Announcement: Minister Carolyn Bennett held funding announcement for Integrated Youth Services (IYS)
On Monday, November 28th, the Honourable Carolyn Bennett, Minister of Mental Health and Addictions and and Associate Minister of Health, visited the new West Toronto Youth Hub to announce up to $18 million in funding for projects related to integrated mental health and substance use services for youth.
Minister Bennett was joined by Michael Tibollo, Associate Minister of Mental Health and Addictions, Dr. Jo Henderson, Executive Director of YWHO and Director of the Margaret and Wallace McCain Centre at the Centre for Addiction and Mental Health (CAMH), Dr. Samuel Weiss, Scientific Director of Canadian Institutes of Health Research (CIHR), and two youth with lived experience – Kester and Devon.
As part of this investment, CIHR is investing $1 million to establish a pan-Canadian “network of networks” known as the Integrated Youth Services Network of Networks (IYS-Net). An additional $15+ million will be provided by CIHR and philanthropic partners to expand IYS-Net across the country. Health Canada is also providing nearly $2 million in funding to CAMH to work with IYS-Net and other partners to develop an Integrated Youth Services National Data Framework and Infrastructure.
“Young people have always faced challenges as they deal with the changes in their lives. Over the past years, their mental health and substance use challenges have been exacerbated by the stresses and social disruption of the pandemic. Integrated Youth Services is a proven model that can lead to improved health outcomes. By supporting IYS-Net in its objective to bring together diverse services and perspectives from youth, care providers, partners, researchers, and people with lived and living experience will we ensure that all youth have the opportunity to receive the integrated care that they need to thrive, grow, and succeed.” – The Honourable Carolyn Bennett, Minister of Mental Health and Addictions and Associate Minister of Health
IYS-Net will be a collaborative effort between the Government of Canada, partners and researchers across provinces, territories, and Indigenous communities to help youth access the services they need. The initiative will create a network of learning health systems through which research evidence, data, and youths’ lived experience are used to inform processes, policies, and practices to improve health equity and service delivery.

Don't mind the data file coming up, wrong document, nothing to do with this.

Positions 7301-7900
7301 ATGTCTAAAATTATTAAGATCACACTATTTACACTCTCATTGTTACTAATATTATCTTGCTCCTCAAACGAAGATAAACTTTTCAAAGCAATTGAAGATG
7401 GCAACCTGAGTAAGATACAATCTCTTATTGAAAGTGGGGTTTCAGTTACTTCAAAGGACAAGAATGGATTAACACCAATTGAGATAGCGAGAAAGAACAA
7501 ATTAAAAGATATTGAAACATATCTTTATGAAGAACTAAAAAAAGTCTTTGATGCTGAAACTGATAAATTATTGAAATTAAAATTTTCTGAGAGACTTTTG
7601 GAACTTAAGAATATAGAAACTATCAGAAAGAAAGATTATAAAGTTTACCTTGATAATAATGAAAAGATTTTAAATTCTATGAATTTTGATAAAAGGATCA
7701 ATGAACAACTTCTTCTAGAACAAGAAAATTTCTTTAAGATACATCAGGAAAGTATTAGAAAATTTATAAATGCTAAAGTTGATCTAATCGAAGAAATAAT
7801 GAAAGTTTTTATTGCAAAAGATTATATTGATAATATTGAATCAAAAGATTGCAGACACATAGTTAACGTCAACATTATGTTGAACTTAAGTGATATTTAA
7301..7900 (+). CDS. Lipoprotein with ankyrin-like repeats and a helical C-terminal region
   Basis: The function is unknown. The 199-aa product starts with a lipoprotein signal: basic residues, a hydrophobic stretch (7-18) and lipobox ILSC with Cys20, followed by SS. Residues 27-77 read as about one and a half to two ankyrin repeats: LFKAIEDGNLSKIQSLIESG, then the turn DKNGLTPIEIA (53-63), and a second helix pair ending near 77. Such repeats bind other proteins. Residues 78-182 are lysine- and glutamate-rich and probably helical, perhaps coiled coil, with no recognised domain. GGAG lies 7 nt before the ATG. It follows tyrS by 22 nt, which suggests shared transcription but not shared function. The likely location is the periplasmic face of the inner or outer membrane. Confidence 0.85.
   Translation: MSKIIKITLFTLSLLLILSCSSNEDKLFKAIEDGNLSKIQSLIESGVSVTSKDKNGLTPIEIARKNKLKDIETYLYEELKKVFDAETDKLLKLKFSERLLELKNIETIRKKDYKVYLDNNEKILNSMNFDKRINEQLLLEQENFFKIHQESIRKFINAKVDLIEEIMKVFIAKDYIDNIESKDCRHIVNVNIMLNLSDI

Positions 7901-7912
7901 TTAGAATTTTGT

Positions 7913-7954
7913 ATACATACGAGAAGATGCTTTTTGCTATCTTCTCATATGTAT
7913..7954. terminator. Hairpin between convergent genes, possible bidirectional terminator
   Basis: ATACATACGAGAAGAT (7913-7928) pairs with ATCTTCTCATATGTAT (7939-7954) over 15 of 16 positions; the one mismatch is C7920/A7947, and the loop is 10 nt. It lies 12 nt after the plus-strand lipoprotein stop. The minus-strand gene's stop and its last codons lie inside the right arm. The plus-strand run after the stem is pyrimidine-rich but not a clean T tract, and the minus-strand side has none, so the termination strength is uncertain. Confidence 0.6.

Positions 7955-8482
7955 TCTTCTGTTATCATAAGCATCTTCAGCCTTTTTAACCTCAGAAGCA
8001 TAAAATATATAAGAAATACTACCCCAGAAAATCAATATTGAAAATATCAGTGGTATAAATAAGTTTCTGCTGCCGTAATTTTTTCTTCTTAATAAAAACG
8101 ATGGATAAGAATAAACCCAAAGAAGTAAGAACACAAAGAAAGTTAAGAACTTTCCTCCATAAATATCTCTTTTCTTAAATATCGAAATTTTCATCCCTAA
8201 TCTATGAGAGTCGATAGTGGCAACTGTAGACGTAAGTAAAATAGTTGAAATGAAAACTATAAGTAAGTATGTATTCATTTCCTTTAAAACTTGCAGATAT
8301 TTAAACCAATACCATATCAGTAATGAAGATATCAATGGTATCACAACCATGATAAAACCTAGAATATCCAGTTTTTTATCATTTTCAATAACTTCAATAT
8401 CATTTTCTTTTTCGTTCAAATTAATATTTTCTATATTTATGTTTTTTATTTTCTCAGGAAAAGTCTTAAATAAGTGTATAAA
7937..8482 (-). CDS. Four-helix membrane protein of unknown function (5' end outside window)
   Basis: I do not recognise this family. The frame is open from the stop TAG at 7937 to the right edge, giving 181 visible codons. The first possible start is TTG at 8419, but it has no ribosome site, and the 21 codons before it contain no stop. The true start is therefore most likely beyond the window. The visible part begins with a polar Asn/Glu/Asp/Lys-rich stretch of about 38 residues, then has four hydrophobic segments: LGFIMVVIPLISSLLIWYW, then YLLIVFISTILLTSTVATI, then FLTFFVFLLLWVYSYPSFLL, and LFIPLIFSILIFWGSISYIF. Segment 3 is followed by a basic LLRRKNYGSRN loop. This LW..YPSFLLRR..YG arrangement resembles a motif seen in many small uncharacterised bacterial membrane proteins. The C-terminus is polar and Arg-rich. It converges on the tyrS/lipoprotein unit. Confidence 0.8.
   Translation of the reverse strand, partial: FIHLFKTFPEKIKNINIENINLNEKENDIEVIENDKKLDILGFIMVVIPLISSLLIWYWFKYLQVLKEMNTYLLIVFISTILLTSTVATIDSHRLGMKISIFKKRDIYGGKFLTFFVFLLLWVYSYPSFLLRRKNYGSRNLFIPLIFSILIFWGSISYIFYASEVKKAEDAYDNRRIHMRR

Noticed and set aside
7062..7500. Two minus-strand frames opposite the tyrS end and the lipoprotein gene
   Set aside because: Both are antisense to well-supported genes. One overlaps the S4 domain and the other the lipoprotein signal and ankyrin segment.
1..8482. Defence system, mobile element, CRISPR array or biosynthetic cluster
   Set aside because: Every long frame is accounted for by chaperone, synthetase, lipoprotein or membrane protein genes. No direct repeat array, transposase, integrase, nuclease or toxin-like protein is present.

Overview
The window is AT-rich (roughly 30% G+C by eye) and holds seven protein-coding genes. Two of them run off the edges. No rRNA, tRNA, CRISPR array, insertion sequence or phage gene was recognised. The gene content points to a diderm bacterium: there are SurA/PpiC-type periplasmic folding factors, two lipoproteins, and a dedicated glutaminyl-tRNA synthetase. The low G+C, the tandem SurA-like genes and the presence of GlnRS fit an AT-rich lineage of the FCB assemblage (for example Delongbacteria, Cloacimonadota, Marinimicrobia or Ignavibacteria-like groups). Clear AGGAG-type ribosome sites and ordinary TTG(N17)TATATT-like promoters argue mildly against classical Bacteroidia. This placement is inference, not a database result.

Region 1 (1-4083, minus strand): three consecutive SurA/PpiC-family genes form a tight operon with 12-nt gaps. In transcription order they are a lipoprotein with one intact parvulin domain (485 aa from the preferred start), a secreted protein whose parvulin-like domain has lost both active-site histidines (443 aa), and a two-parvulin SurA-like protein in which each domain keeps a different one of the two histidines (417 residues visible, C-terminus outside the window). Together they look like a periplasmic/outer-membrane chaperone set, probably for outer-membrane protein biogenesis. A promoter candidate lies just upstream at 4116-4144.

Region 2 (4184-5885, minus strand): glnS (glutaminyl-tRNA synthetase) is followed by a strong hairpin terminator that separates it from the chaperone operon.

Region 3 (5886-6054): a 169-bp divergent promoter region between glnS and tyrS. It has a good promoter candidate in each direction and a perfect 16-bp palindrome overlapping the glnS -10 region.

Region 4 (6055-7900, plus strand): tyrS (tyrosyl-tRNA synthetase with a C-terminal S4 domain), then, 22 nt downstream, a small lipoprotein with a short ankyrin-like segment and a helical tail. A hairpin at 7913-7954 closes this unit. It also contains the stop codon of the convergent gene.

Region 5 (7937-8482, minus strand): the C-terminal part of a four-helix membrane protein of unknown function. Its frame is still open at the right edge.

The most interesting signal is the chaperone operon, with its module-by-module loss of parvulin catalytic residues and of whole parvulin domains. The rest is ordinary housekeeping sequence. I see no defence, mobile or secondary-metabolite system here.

The goal of the IYS National Data Framework and Infrastructure project is to collect consistent data across provincial IYS networks. This investment will establish common measures, evaluation frameworks, governance, and digital platform infrastructure. This work will contribute to improved understanding of youth service needs and outcomes, help build and test new services, and help services pivot more effectively when crises arise. The investment will also aid in the shaping of future IYS programs, including services designed specifically to meet the needs of marginalized youth.
“Youth and their families deserve access to high quality services that are co-designed with youth and families, and lead to positive and equitable outcomes for youth throughout Canada. IYS-Net will allow us to develop new and inclusive approaches to support youth effectively. The partnerships across government and philanthropy that have made these investments possible demonstrate a shared recognition of the critical importance of supporting youth to succeed and thrive. Youth Wellness Hubs Ontario is grateful for the vision of these partners and their commitment to youth and families.” – Dr. Jo Henderson, Executive Director, YWHO, and Director, CAMH’s Margaret and Wallace McCain Centre for Child, Youth and Family Mental Health
For more information:
YWHO Celebrates Opening of Timmins Youth Wellness Hub
On November 15, 2022, the YWHO Network celebrated the grand opening of their new permanent Timmins Youth Wellness Hub space located at 45 Spruce Street South in Downtown Timmins.
Previously offering services in a rotational model, the new “Hub Headquarters” will allow the team serve youth and families in the Timmins region with a full range of integrated youth services.
“The Hub is amazing, and all of the staff and participants are kind, helpful, and welcoming” said Elise, a youth participant, about her experience attending the Hub.
The new Timmins Youth Wellness Hub (TYWH) Hub Headquarters is a safe, inclusive and welcoming space for all youth aged 12 to 25 to access mental health, addictions and well-being services, resources and support. As part of the YWHO network, the aim is to bring the right services to youth and their families, at the right time and in the right place.
The grand opening event on November 15th was a success, and included a performance from a local Indigenous drum group (the Home Fire Singers), a ribbon cutting, and tours of the space. The event was open to local youth, families, TYWH service partners, and community members as an opportunity to learn more about this new space dedicated to their well-being.
“This is a momentous day… Thank you to our Community Partners, who are the wind beneath our wings; to the youth who we are so honoured to work alongside every day and who continue to inspire us; to our staff team, who are on my gratitude list every day; and to YWHO who is the jet fuel under the wind beneath our wings. This is a reflection of this amazing community that has come together,” said Anne Vincent, Executive Director and Hub Manager of the Timmins Youth Wellness Hub.
Established in September 2018, the Timmins Youth Wellness Hub has been a huge support to Timmins with their “pop-up hubs” rotating through spaces in the community. Youth have had low-barrier access to mental health support, substance use programs, primary care, education and employment support, recreational and skills and well-being programs, peer support and care navigation services – all free of charge and accessible for all.
To read the Timmins Youth Wellness Hub media release, click here.
To listen to a CBC radio segment about the Hub, click here.